As if Americans did not already have enough to worry about in the
current recession, along comes The Washington Times newspaper with
information we sort of knew but preferred to forget:
In times of stress, we eat more and get fatter.
The paper's interviews with health professionals confirmed that there
really is something called comfort food, and it's usually fattening.
A piece of cake or a triple hamburger offers immediate gratification
and a short-lived feeling of well-being, experts told the paper. But
indulge often enough, and not only don't your pants or skirts button so
easily, but guilt, more anxiety and stress, and other health problems
can set in. At a time when worried consumers are cautioned to cut back
on spending, they can instead go wild at the store, buying that tasty,
high-fat food that makes them feel better.
To compound the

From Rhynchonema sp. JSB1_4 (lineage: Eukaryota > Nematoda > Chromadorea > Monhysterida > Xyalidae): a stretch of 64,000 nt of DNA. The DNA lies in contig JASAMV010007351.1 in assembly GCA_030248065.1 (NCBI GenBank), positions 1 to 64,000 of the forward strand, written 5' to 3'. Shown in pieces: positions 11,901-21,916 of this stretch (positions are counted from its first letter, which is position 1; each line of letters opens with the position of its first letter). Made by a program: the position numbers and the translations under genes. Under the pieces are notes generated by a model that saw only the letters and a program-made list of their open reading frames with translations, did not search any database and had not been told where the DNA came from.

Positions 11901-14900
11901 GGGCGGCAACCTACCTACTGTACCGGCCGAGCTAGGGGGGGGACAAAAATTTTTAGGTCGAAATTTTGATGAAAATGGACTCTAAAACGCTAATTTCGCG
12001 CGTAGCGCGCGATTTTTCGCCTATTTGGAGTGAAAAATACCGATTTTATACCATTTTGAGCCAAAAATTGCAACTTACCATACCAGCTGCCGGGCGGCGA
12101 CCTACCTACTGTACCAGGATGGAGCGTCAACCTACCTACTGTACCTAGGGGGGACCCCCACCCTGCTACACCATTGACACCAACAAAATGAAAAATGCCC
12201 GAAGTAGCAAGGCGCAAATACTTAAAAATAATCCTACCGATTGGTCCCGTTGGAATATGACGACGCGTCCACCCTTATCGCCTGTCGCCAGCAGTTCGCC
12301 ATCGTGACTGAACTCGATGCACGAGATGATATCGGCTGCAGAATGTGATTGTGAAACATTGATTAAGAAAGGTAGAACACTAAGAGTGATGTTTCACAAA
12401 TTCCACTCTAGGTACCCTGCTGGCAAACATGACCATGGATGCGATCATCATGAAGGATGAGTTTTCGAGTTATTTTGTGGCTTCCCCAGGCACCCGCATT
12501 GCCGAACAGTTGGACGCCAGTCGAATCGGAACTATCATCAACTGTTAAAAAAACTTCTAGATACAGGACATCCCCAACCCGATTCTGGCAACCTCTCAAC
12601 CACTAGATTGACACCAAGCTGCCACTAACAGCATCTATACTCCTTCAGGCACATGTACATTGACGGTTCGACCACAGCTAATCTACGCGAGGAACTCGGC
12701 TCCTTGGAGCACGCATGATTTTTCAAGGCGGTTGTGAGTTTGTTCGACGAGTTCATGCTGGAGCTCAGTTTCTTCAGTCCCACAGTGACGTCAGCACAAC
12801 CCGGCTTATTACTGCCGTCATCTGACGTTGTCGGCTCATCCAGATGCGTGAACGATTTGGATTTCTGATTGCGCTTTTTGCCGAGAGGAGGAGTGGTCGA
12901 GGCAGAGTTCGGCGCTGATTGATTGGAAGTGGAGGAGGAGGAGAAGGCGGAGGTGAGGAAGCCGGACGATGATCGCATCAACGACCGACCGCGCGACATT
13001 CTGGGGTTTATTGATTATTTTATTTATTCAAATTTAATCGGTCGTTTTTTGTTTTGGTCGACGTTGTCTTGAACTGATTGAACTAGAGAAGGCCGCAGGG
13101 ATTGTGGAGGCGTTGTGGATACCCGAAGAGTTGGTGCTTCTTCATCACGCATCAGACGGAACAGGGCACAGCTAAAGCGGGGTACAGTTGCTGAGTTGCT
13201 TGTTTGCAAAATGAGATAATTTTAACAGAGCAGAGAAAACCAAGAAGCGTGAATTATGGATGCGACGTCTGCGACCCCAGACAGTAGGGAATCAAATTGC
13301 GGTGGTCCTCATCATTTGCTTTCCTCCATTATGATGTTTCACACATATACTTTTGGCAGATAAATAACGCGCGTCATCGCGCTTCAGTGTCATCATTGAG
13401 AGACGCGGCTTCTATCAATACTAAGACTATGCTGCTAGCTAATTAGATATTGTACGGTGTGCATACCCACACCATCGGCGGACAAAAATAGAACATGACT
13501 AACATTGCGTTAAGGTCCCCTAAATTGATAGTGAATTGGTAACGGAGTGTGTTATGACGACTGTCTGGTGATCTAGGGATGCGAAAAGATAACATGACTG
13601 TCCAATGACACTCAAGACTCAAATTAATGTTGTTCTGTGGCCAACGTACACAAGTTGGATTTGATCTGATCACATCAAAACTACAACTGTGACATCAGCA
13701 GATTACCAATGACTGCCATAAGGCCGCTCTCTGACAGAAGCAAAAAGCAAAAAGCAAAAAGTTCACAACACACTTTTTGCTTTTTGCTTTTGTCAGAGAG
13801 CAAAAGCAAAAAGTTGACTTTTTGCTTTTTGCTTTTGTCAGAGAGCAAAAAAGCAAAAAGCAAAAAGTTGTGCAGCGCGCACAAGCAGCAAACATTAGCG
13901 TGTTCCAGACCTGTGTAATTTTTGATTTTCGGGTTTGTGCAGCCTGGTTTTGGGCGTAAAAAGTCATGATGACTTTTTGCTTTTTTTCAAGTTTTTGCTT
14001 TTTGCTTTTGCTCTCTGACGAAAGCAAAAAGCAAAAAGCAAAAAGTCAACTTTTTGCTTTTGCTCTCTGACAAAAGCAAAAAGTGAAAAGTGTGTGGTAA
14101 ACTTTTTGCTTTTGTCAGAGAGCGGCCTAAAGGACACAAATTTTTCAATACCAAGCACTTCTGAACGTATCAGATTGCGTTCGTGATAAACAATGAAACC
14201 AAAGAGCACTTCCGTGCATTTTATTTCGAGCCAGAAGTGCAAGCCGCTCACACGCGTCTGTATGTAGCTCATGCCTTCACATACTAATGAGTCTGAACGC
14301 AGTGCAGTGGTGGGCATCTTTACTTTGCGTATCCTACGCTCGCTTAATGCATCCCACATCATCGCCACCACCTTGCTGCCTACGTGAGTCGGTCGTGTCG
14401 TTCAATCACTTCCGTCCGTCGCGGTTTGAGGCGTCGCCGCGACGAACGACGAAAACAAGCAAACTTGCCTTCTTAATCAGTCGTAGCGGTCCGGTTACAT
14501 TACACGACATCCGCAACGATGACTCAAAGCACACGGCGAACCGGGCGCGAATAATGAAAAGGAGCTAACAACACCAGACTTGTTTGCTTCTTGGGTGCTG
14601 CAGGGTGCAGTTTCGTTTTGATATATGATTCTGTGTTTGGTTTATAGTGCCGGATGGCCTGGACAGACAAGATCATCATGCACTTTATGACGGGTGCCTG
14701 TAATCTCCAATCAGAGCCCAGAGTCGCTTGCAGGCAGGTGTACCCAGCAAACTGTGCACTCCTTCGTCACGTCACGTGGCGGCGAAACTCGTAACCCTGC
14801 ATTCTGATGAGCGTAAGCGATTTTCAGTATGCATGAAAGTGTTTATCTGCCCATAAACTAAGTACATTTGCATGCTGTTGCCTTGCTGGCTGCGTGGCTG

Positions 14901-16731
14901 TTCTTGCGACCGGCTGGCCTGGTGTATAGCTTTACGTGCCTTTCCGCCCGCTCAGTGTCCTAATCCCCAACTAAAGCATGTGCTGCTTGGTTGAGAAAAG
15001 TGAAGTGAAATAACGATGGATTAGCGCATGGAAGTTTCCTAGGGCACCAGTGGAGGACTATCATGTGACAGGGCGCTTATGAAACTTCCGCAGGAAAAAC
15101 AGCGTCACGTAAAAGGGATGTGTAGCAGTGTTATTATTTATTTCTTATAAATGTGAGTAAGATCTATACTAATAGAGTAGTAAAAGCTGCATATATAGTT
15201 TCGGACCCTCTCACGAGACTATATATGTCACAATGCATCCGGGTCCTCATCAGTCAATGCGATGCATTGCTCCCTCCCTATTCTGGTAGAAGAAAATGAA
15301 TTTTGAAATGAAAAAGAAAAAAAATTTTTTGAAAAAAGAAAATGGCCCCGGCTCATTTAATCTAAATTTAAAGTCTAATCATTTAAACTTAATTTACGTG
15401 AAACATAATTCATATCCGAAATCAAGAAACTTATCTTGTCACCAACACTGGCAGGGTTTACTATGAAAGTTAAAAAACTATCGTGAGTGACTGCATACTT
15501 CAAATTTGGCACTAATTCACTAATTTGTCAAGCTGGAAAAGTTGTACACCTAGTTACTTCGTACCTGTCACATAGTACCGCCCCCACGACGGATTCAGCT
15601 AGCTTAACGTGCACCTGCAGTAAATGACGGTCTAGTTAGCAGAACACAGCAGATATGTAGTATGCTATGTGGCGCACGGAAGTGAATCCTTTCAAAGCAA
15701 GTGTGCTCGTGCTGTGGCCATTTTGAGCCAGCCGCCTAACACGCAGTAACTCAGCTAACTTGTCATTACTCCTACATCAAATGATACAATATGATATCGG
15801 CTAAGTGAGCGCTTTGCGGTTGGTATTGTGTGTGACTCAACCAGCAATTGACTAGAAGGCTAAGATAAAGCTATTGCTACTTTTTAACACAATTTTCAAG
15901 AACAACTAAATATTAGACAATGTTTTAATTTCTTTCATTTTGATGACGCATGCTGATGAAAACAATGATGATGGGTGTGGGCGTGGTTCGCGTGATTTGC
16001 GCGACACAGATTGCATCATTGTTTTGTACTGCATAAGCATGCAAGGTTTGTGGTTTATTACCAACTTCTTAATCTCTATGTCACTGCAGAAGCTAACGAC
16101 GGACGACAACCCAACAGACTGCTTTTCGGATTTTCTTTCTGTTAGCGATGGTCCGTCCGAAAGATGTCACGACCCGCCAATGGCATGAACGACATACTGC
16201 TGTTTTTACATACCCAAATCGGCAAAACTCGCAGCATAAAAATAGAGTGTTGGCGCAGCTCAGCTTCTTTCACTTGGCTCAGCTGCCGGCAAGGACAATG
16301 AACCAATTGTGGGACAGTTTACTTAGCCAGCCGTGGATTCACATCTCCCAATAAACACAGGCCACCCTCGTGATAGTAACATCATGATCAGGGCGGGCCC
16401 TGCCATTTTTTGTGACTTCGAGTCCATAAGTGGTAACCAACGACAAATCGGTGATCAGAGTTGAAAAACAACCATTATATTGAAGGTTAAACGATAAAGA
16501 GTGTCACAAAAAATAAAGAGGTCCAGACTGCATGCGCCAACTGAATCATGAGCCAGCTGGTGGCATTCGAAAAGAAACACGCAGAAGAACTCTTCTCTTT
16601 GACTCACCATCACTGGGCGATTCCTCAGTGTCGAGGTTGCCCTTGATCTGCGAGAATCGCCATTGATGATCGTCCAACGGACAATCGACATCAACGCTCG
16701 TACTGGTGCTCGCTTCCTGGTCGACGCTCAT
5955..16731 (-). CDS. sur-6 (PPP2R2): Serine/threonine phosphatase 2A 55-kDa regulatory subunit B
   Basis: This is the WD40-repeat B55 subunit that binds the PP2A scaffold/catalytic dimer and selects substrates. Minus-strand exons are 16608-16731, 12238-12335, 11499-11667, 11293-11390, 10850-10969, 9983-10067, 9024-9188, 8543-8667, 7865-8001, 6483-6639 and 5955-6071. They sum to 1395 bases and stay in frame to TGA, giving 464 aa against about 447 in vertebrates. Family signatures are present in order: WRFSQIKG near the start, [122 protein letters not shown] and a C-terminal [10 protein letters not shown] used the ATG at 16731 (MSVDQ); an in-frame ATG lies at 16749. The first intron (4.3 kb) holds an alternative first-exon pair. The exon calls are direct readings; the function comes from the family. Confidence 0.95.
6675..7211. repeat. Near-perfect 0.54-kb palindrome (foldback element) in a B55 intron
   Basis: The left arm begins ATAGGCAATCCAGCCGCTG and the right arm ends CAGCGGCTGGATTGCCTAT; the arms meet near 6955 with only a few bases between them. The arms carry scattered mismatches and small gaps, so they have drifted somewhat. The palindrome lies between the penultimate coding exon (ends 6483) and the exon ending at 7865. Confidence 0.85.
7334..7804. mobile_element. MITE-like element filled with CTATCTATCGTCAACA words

problem, a September survey by the consulting firm Booz & Company
revealed that more than one-third of U.S. consumers have cut back on
activities that cost money - notably including health-club
memberships. That was almost four months ago. Things are worse now,
and centimeters have already been added to many waistlines.
A North Carolina eating-disorder specialist told The Washington Times
that there might be a glimmer of hope in all this anxiety and
overindulgence. People's guilt is beginning to be focused not just on
their overeating, she said, but also about literally biting into their
family's food budget. When the strategy for feeling better makes you
sicker and eats into your wallet, she added, maybe this will be . . . a
motivation for recovery.
Maybe, but the newspaper pointed
out that in 2007, when the glimmerings of a recession were beginning to
trigger cutbacks and layoffs in industries across the United States,
candy sales were already up 2.2 percent.
Read more of Ted's personal reflections and stories from the road on his blog, Ted Landphair's America.